The informal address is a recent invention in the Church and began on a meaningful date in history.
It is an informal address that doesn’t require any tickets to attend and is often very brief. What’s interesting is how this short greeting came about and which pope started it.
Oddly enough, the “Sunday” Angelus started on Ash Wednesday, 1959. It was initiated by “Good Pope” John XXIII, the man responsible for opening the Second Vatican Council.
Read more: Two Popes in a Pod: John XXIII and Francis
Besides being the beginning of Lent, the day selected for the first Angelus address was February 11, the anniversary of the apparitions at Lourdes. Pope John XXIII made specific mention of that significance, especially since it was also the conclusion of the centenary celebration of the apparitions.
He connected the two, saying, “even the beginning of Lent is a reminder of Lourdes: for the Madonna first appeared on the last day of Carnival, and in subsequent manifestations the motive of penance was continually returned to … In the eighth appearance on February 27, three times, she repeated with tears: Penance, penance, penance … This is a great teaching that endures for us.”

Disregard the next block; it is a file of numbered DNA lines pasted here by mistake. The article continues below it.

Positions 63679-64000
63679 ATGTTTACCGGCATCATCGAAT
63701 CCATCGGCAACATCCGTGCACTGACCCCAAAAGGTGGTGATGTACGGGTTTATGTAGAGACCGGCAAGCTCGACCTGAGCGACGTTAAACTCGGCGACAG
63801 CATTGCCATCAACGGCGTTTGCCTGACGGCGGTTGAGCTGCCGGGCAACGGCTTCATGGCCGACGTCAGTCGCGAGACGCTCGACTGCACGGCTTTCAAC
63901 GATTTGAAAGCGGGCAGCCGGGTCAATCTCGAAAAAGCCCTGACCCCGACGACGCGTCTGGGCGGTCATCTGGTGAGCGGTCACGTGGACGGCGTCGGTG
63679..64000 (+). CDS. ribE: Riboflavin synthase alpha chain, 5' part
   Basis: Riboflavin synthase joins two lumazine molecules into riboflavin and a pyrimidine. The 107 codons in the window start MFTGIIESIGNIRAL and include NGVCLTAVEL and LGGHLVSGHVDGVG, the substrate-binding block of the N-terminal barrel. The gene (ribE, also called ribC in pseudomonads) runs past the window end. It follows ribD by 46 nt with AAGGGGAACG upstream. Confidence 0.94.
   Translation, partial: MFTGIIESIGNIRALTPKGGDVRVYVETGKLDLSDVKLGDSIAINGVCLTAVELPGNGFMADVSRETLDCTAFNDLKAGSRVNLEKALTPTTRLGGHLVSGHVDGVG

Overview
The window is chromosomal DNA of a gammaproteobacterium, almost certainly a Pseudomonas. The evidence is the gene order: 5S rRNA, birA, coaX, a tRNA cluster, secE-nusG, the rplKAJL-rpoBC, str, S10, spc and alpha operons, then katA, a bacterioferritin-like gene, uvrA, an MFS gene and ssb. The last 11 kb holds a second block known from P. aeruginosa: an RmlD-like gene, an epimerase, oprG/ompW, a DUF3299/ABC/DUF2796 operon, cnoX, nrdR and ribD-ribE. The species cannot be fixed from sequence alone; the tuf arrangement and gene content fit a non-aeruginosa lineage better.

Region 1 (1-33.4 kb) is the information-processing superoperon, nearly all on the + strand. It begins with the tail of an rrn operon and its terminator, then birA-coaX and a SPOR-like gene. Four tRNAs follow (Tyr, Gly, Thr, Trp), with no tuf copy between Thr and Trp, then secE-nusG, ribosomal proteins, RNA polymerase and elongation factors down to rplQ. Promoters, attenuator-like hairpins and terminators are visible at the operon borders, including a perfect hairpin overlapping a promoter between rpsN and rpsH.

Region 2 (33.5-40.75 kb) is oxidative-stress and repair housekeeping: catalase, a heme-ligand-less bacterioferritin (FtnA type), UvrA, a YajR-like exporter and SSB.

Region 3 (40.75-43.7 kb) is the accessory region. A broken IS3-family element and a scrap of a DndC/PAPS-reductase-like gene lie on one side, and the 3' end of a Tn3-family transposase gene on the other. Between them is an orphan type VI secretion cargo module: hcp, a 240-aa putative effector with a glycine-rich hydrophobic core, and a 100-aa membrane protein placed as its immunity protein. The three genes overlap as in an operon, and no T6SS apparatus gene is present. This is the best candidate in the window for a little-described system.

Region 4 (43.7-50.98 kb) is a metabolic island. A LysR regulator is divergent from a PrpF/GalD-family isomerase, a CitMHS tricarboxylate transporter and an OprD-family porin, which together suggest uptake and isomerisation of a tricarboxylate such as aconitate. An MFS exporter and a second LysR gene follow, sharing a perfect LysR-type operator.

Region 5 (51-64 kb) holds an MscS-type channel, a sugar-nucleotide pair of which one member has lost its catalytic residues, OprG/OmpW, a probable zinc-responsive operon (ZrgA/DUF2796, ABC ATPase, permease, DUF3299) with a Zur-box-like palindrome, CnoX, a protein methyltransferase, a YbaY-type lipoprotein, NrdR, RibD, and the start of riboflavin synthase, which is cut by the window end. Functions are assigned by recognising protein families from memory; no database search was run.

Pope John XXIII also reminded the Italian pilgrims before him that it was the 30th anniversary of the Lateran Pact, an agreement with Italy that recognized the Vatican as an independent state.
After this first Angelus address John XXIII made only a few scattered Sunday appearances throughout his pontificate. It wasn’t until Pope Paul VI that the Sunday Angelus became an established part of the Holy Father’s activities. Every pope since has continued the tradition, expanding it to include specific addresses to various language groups present. Often the pope will draw the world’s attention to a particular cause of concern and ask the world for an increase in prayers.
At first the address was directed towards those physically present in Saint Peter’s Square, but now in the digital age, it is available to everyone around the world and has become a platform for the pope to speak to his larger flock.
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